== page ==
If people can’t get to a neighborhood garden, this group promises to bring the garden to them.
A project called Swale has built an “edible forrest” on an 80-foot barge that will cruise around New York City to let people pick their own fruits and vegetables for free.
Partially an art installation, the Swale barge urban garden will use New York’s waterways to deliver nutritious food to the city’s food deserts, with scheduled stops through the summer at different docks around the city. People will be encouraged to step aboard and harvest fresh produce for their kitchens.
More than 80 species of trees, plants, and herbs grow on the barge — ranging from apples to arugula to yams — and it’s designed to give people a taste of what urban gardening can accomplish.
America’s seen a bumper crop of urban farms in recent years from rooftop gardens in Brooklyn to a business developer guaranteeing a permanent place for people to till the land in St. Louis, Missouri. Even prisons and homeless shelters have turned to urban farming techniques to grow their own food and teach people useful skills.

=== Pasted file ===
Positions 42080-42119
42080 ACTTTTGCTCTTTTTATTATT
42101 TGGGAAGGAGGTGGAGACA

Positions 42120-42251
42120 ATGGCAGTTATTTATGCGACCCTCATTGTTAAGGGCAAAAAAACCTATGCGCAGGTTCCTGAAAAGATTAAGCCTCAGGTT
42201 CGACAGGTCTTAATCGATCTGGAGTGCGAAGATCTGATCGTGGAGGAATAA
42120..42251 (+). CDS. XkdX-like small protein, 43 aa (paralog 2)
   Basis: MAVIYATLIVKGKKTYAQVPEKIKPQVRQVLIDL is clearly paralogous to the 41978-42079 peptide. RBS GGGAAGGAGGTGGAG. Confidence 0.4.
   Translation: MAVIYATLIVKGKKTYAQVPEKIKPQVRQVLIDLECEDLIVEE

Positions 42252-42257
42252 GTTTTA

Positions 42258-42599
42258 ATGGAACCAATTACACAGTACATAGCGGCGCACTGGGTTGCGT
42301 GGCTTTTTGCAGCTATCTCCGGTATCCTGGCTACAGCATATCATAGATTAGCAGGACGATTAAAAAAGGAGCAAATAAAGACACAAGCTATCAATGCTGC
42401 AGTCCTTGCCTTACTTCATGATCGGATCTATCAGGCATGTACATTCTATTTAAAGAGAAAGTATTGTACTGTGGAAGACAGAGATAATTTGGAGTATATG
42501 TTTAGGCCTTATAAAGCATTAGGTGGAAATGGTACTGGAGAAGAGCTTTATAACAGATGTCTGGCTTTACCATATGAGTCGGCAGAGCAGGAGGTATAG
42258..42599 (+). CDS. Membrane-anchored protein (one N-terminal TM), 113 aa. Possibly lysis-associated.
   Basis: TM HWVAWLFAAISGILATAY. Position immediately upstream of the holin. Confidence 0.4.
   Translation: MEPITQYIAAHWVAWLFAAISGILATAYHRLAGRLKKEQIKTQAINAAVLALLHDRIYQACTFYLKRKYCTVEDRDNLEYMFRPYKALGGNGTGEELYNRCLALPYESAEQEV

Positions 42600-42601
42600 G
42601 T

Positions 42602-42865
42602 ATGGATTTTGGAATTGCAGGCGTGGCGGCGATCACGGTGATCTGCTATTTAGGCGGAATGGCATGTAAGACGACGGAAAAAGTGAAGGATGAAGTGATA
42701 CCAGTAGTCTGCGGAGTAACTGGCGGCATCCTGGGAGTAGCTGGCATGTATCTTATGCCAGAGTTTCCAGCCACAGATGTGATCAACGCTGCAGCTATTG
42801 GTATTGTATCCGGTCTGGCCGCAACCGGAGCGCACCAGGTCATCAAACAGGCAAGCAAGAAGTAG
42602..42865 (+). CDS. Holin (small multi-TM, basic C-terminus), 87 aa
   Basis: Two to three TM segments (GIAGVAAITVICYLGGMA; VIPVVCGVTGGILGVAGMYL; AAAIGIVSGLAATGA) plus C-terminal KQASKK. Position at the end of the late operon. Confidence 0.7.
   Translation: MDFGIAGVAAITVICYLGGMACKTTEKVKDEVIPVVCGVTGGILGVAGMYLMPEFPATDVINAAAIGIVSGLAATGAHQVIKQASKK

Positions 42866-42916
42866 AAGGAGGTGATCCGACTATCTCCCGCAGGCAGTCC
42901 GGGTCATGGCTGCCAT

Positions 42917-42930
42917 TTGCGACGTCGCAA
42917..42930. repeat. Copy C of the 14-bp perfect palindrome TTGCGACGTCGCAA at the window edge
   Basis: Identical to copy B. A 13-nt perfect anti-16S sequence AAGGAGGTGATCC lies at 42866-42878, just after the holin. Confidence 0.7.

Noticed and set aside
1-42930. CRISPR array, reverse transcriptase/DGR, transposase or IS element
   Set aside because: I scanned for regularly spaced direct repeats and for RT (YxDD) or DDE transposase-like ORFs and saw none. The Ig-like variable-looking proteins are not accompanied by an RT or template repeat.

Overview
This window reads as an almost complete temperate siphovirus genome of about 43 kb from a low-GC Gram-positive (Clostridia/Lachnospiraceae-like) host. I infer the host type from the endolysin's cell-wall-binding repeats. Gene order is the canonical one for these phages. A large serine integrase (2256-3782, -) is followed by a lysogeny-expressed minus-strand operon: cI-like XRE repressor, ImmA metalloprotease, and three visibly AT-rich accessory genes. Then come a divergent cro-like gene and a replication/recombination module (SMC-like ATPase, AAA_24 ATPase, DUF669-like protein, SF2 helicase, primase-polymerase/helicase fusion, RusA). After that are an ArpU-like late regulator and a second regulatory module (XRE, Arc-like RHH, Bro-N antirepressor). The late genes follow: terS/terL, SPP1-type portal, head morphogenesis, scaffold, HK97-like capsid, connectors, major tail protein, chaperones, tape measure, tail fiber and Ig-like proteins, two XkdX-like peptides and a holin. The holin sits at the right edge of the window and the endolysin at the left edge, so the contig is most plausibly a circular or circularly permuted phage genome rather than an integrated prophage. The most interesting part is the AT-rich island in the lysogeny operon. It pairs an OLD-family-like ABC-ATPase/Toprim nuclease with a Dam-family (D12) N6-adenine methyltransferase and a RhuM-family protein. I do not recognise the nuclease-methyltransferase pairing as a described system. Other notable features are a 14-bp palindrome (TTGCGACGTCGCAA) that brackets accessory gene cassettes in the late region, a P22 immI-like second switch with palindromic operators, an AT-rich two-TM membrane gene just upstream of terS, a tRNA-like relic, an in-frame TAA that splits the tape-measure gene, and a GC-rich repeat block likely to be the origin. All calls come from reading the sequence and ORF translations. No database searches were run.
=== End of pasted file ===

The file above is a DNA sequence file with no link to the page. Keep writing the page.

Swale plans to launch an IndieGoGo campaign to keep the garden barge project afloat through the summer.
“We want to show that healthy, fresh food can be a free public service,” Swale creator Mary Mattingly told Tech Insider, “not just an expensive commodity, and something that for not much work and effort, a city could supply.”
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